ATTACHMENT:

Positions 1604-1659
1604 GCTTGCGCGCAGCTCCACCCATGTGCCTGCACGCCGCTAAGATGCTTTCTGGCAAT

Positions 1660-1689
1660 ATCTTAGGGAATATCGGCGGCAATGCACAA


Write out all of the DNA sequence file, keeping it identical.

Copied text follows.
Positions 1604-1659
1604 GCTTGCGCGCAGCTCCACCCATGTGCCTGCACGCCGCTAAGATGCTTTCTGGCAAT

Positions 1660-1689
1660 ATCTTAGGGAATATCGGCGGCAATGCACAA